De oratoriske tradisjonene i britisk rett er lange og stolte, og den skjellsettende dommen britisk Høyesterett avsa tirsdag føyer seg pent inn i rekken.

I den relativt kortfattede dommen om lovligheten av statsminister Boris Johnsons suspensjon av parlamentet, svinger de 11 dommerne den verbale øksen nådeløst. Allerede i første avsnitt gjør de det klart at dommen er eksepsjonell på de fleste måter:

«It is important to emphasise that the issue in these appeals is not when and on what terms the United Kingdom is to leave the European Union. The issue is whether the advice given by the Prime Minister to Her Majesty the Queen on 27th or 28th August 2019 that Parliament should be prorogued from a date between 9th and 12th September until 14th October was lawful. It arises in circumstances which have never arisen before and are unlikely ever to arise again. It is a “one off”. But our law is used to rising to such challenges and supplies us with the legal tools to enable us to reason to a solution.»

But of course

Dommerne slår deretter fast en grunnlovssetning om at en suspensjon av parlamentet er ulovlig om dens effekt er «frustrating or preventing, without reasonable justification, the ability of Parliament to carry out its constitutional functions as a legislature and as the body responsible for the supervision of the executive».

«The first question, therefore, is whether the Prime Minister’s action had the effect of frustrating or preventing the constitutional role of Parliament in holding the Government to account.

The answer is that of course it did.»

Retten går deretter videre til å drøfte om en slik hindring av parlamentet kunne rettferdiggjøres. I den anledning peker dommerne blant annet på statsministerens håndskrevne notat, der han skriver at septembermøtet i parlamentet uansett bare er en «rigmarole». Noe som etter ordboken betyr «a long set of actions or words without any real purpose»:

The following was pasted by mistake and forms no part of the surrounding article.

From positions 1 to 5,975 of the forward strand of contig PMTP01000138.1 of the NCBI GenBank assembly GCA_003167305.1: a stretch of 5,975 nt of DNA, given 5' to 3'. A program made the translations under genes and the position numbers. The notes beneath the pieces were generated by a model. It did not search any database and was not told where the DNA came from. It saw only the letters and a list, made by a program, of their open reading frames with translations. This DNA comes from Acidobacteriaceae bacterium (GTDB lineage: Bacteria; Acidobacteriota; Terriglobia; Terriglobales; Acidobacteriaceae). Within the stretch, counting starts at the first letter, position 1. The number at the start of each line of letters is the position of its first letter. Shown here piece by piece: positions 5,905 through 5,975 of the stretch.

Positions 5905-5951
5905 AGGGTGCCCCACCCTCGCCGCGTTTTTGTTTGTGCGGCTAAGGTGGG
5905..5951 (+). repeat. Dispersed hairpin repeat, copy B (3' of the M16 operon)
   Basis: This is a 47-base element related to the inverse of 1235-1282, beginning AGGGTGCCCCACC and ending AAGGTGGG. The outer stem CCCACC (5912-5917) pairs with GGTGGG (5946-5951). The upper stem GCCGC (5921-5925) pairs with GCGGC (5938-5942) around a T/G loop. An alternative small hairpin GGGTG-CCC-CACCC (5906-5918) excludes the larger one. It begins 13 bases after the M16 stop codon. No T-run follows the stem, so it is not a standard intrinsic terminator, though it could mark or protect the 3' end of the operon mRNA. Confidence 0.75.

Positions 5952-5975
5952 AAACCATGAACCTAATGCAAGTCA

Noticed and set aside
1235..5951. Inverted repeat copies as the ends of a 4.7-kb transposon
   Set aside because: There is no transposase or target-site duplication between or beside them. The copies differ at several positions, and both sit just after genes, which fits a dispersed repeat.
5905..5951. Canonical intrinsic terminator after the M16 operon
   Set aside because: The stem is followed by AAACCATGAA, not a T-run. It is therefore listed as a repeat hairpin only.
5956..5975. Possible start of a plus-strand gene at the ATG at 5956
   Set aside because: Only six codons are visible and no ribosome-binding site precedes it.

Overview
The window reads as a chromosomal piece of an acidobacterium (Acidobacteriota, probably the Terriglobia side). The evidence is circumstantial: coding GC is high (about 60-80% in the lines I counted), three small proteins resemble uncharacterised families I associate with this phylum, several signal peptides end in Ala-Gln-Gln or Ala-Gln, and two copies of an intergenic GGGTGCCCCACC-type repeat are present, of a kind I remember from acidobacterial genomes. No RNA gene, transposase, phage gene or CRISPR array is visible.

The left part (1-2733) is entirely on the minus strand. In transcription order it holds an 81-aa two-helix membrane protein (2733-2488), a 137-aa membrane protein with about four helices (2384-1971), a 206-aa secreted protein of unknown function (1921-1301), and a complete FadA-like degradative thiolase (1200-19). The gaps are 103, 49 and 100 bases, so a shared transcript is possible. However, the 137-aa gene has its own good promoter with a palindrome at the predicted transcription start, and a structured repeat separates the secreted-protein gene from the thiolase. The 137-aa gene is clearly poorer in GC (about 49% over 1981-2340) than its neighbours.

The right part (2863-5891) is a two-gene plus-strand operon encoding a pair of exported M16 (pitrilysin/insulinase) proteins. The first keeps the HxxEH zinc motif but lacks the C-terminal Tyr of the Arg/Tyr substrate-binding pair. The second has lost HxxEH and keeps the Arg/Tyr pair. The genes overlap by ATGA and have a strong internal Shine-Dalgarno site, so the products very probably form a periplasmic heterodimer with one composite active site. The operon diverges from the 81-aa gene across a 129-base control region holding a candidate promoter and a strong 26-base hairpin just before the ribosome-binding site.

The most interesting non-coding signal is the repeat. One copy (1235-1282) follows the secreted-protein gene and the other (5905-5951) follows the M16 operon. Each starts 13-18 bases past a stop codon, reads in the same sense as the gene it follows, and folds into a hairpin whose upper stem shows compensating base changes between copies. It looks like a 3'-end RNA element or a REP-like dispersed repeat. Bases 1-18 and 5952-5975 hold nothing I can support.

«The Prime Minister’s reaction was to describe the September sitting as a “rigmarole”. Nowhere is there a hint that the Prime Minister, in giving advice to Her Majesty, is more than simply the leader of the Government seeking to promote its own policies; he has a constitutional responsibility, as we have explained in para 30 above.

It is impossible for us to conclude, on the evidence which has been put before us, that there was any reason - let alone a good reason - to advise Her Majesty to prorogue Parliament for five weeks, from 9th or 12th September until 14th October. We cannot speculate, in the absence of further evidence, upon what such reasons might have been. It follows that the decision was unlawful.»

– Som blankt papir

Som kjent nøyde ikke retten seg meg å kjenne den såkalte prorogasjonen ugyldig – de slår fast at den faktisk aldri har eksistert: 

«The logical approach to that question is to start at the beginning, with the advice that led to it. That advice was unlawful. It was outside the powers of the Prime Minister to give it. This means that it was null and of no effect (...) It led to the Order in Council which, being founded on unlawful advice, was likewise unlawful, null and of no effect and should be quashed. This led to the actual prorogation, which was as if the Commissioners had walked into Parliament with a blank piece of paper. It too was unlawful, null and of no effect.»

Helt til slutt unner Supreme Court seg et lite obiter kickum til den britiske regjeringsadvokaten:

«We have been told by counsel for the Prime Minister that he will “take all necessary steps to comply with the terms of any declaration made by the court” and we expect him to do so. However, it appears to us that, as Parliament is not prorogued, it is for Parliament to decide what to do next.»

Dommen kan du laste ned her